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Pharmaceuticals: An Outbreak of New Sources of Avian Flu Drug

Posted Jul 31 2006 9:00pm

Pharmaceuticals: An Outbreak of New Sources of Avian Flu Drug

Formal Correction: This article has been formally corrected to address the following errors.

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Cynthia Washam

Citation: Washam C 2006. Pharmaceuticals: An Outbreak of New Sources of Avian Flu Drug. Environ Health Perspect 114:A464-A464. doi:10.1289/ehp.114-a464b

Worldwide, 228 people have been infected with H5N1 avian influenza, largely through exposure to sick birds; of these, more than half have died. Although only limited human-to-human transmission has been confirmed, scientists fear a worldwide pandemic could erupt if the virus mutates to a highly pathogenic form that humans can efficiently pass among themselve. Now scientists are finding faster, cheaper ways to produce more of the only drug proven capable of combating avian flu.

Tamiflu (oseltamivir phosphate) reduces flu mortality by inhibiting the virus from spreading among cells. For several years Roche Pharmaceuticals has made the drug with shikimic acid from the pod of the star anise tree, a native of Asia. Extracting the acid is slow and expensive, but productive enough to meet the demand for regular seasonal flu. Recent “shortages” occurred when countries started stockpiling the drug in anticipation of a potential pandemic.

In the 17 May 2006 Journal of the American Chemical Society, two separate teams describe new methods for synthesizing oseltamivir phosphate without using shikimic acid. “We came up with a very efficient route,” says Harvard University chemist Elias Corey of his petrochemical-based method. “The yield is twice as much as with the present process.” In the other new method, Masakatsu Shibasaki and colleagues at the University of Tokyo use 1,4-cyclohexadiene, a benzene derivative, as a catalyst.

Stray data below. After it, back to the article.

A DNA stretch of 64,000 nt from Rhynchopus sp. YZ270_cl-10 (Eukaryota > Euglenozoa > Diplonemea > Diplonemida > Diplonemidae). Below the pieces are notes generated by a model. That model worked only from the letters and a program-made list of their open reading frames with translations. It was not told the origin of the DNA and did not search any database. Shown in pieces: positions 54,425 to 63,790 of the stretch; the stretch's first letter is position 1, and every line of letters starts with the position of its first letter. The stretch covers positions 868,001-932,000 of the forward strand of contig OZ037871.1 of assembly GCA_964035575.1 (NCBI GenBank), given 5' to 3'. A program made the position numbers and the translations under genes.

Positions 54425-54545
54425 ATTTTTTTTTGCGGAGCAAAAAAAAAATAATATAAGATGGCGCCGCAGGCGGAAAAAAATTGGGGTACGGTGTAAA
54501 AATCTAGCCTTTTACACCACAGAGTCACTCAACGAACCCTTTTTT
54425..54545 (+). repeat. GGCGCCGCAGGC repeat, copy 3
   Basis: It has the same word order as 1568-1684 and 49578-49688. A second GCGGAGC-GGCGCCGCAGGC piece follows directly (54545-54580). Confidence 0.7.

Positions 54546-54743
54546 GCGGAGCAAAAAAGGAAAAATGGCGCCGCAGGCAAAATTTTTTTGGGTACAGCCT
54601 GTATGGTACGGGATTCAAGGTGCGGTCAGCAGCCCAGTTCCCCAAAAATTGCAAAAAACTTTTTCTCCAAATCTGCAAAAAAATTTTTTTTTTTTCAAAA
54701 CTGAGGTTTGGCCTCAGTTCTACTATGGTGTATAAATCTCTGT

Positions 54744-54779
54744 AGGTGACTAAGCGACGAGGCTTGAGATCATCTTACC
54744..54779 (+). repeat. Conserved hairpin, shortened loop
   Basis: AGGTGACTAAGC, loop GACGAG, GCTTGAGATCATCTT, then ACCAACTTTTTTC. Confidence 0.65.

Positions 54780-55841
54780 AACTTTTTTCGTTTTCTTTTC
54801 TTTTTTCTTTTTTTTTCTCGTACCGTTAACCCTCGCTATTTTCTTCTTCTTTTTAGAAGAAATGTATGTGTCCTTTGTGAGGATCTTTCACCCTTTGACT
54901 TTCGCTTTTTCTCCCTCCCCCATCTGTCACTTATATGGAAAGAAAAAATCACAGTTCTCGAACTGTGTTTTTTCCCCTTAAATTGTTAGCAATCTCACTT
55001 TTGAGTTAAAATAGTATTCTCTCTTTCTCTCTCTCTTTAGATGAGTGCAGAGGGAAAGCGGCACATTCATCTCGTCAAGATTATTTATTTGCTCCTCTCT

Other researchers are taking another tack: finding new sources of shikimic acid. Chemistry professor Thomas Poon of Claremont McKenna College has extracted the acid from the seeds of sweetgum trees, while Canada-based Biolyse Pharma found a source in the needles of discarded pine, fir, and spruce Christmas trees. Neither of these methods has been published.

Roche has significantly expanded its Tamiflu production capacity over the past several years, and will be able to produce up to 400 million treatment courses annually by the end of 2006—a more than 10-fold increase over 2004 capacity. Production is getting a boost in part as Roche replaces most of the star anise extraction with Escherichia coli fermentation. The bacteria produce shikimic acid quickly and cheaply from glucose. Roche and its partners plan to substantially increase their fermentation capacities over the coming years.

Roche spokesman Terence Hurley wouldn’t say whether the company anticipates adopting any other new methods. He did point out that a new process would require approval of the FDA and its foreign counterparts.

If Roche doesn’t use his technique, Corey hopes another manufacturer does. This could happen despite Roche’s patent rights—if it ever does come down to a human pandemic, the 2001 Doha Declaration of the World Trade Organization states that countries facing a public health crisis may grant licenses for production of patented drugs.

Figures and Tables 


Sweetgum surprise

Researchers are finding new sources of shikimic acid.

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